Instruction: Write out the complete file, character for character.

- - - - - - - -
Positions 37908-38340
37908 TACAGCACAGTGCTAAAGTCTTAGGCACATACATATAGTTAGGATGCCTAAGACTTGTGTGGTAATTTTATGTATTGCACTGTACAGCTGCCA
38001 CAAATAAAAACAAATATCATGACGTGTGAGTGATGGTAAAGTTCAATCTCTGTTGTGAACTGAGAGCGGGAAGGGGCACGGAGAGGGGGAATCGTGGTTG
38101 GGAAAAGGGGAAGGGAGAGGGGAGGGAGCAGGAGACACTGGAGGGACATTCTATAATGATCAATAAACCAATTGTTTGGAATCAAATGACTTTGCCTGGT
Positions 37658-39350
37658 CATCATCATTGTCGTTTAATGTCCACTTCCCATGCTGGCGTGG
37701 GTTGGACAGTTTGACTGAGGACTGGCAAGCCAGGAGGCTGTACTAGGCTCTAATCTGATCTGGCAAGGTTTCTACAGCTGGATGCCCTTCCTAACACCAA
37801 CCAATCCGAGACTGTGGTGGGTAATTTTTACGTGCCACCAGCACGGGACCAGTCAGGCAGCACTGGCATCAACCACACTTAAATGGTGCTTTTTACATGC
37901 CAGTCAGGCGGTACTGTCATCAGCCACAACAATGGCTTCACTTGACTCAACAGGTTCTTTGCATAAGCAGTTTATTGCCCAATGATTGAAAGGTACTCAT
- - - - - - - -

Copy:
Positions 37908-38340
37908 TACAGCACAGTGCTAAAGTCTTAGGCACATACATATAGTTAGGATGCCTAAGACTTGTGTGGTAATTTTATGTATTGCACTGTACAGCTGCCA
38001 CAAATAAAAACAAATATCATGACGTGTGAGTGATGGTAAAGTTCAATCTCTGTTGTGAACTGAGAGCGGGAAGGGGCACGGAGAGGGGGAATCGTGGTTG
38101 GGAAAAGGGGAAGGGAGAGGGGAGGGAGCAGGAGACACTGGAGGGACATTCTATAATGATCAATAAACCAATTGTTTGGAATCAAATGACTTTGCCTGGT
Positions 37658-39350
37658 CATCATCATTGTCGTTTAATGTCCACTTCCCATGCTGGCGTGG
37701 GTTGGACAGTTTGACTGAGGACTGGCAAGCCAGGAGGCTGTACTAGGCTCTAATCTGATCTGGCAAGGTTTCTACAGCTGGATGCCCTTCCTAACACCAA
37801 CCAATCCGAGACTGTGGTGGGTAATTTTTACGTGCCACCAGCACGGGACCAGTCAGGCAGCACTGGCATCAACCACACTTAAATGGTGCTTTTTACATGC
37901 CAGTCAGGCGGTACTGTCATCAGCCACAACAATGGCTTCACTTGACTCAACAGGTTCTTTGCATAAGCAGTTTATTGCCCAATGATTGAAAGGTACTCAT